Even though Neelix has become a security officer, Kes appears to develop little beyond becoming a mother, something about which she expressed ambivalence in the past. She can’t explain her own life cycle, let alone develop medical technology despite a career in sickbay, so much of the episode consists of her trying to explain things she overheard in one timeline to men who promptly interpret it for her. It’s usually interesting to see Starfleet developments through the eyes of an outsider, but despite Lien’s terrific performance as Kes, the episode gets boring because the rest of the characters are so dull. Neelix expresses almost no reaction to Kes marrying Paris, of whom the Talaxian was once wildly jealous. Paris claims to be happier with placid Kes than he imagined being with a wild, wilful half-Klingon. Kim chooses to marry a woman he watched grow up from infancy, who will likely die before he’s 50 along with their son, yet he seems disinterested in the medical developments that might extend all the Ocampan lives. The Doctor starts off declaring that Kes is the best friend he’s ever had, but spends the rest of the episode spouting medical technobabble about how to save her rather than exploring what it means to be a doctor and a human being facing the prospect of such a big personal and professional loss – as if having hair and a name is more important than his closest relationships – and surely he, too, must have some opinion about Kes marrying Paris, perhaps even more so than Neelix. Paris, Kim, and Chakotay may say they’re doing very well without Janeway around, but they’re unrecognizable, generic people, and since Kes isn’t much emotionally invested in these new versions, the audience doesn’t have any reason to be, either.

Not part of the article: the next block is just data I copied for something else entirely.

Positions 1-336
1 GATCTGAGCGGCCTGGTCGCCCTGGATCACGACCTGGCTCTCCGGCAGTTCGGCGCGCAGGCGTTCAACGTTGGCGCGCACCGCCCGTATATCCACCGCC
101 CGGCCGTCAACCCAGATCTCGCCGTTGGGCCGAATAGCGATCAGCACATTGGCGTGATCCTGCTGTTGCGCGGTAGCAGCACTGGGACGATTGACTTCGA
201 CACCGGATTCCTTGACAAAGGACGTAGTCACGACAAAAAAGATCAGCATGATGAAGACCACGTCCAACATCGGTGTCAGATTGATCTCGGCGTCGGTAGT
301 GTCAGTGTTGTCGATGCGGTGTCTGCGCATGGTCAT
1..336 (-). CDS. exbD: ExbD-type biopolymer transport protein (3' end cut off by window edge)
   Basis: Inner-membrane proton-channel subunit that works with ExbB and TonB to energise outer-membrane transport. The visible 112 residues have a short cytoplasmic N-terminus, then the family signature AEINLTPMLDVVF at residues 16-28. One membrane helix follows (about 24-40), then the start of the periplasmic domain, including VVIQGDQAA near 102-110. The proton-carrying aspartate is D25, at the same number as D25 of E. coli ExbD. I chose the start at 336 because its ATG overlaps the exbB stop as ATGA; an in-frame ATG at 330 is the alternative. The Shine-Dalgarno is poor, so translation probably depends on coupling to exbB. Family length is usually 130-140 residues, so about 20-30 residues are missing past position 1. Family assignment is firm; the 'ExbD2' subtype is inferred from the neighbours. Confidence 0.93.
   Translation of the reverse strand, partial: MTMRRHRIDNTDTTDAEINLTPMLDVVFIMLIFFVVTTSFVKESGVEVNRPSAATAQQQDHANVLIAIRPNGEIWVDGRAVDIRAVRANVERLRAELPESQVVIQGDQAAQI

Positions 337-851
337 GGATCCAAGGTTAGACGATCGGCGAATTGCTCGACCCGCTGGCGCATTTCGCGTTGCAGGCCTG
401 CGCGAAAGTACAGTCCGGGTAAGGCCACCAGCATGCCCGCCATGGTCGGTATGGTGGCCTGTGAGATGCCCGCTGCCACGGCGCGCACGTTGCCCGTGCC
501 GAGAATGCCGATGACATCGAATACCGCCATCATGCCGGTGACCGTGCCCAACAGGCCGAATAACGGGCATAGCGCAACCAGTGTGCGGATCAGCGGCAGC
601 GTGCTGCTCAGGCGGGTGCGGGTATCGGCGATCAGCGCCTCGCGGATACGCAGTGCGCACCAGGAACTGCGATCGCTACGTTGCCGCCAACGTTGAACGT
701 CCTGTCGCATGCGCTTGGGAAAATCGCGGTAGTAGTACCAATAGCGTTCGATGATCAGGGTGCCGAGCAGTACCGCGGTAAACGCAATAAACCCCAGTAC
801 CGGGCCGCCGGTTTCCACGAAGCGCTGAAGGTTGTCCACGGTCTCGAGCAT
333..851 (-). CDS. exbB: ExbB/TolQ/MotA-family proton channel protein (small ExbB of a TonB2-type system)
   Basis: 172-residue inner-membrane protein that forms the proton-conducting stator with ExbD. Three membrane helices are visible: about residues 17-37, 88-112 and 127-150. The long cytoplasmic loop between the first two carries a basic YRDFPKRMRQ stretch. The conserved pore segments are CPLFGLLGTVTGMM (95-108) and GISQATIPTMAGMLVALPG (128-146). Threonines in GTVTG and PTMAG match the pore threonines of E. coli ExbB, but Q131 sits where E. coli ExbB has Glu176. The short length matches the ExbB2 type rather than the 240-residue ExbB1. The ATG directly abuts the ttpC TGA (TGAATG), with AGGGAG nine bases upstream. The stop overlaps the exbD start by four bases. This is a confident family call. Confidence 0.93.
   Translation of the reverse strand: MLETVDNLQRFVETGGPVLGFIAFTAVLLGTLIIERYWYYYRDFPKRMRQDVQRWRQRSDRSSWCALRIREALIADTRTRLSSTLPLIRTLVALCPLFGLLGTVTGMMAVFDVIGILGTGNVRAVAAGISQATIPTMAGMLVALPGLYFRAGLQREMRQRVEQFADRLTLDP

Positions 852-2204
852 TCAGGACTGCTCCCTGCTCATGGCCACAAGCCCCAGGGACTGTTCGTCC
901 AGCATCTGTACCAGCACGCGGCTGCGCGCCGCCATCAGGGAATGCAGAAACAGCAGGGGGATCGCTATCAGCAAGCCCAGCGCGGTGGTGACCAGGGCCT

As much as Janeway’s absence makes me resent this episode, part of me is really happy to discover that to this day, I couldn’t care less about a Voyager without her, even as I watch her transformation from the wondrous captain of the first couple of seasons into the crankier leader from the Borg years. Take Janeway and Torres out of the equation, and it doesn’t much matter to me whether Chakotay’s a good captain or a bad one, whether Paris finds stability and happiness, whether Tuvok’s secretly more emotional than Spock…whether any of them get home, let alone whether there’s any logic whatsoever in Kes seeing herself returning to the womb and becoming a zygote. Reset timeline episodes are always a risk in that, if they don’t get us invested in new stories and characters who will soon disappear, they feel irrelevant and pointless, but I’m not sorry “Before and After” presents us with all sorts of character developments that will never come to pass. I need to remember to be kinder to Janeway’s version of Captain Nemo when “The Year of Hell” actually arrives, because as frustrated as I get with some of her choices in those upcoming episodes, I’d so much rather see them with her than without her.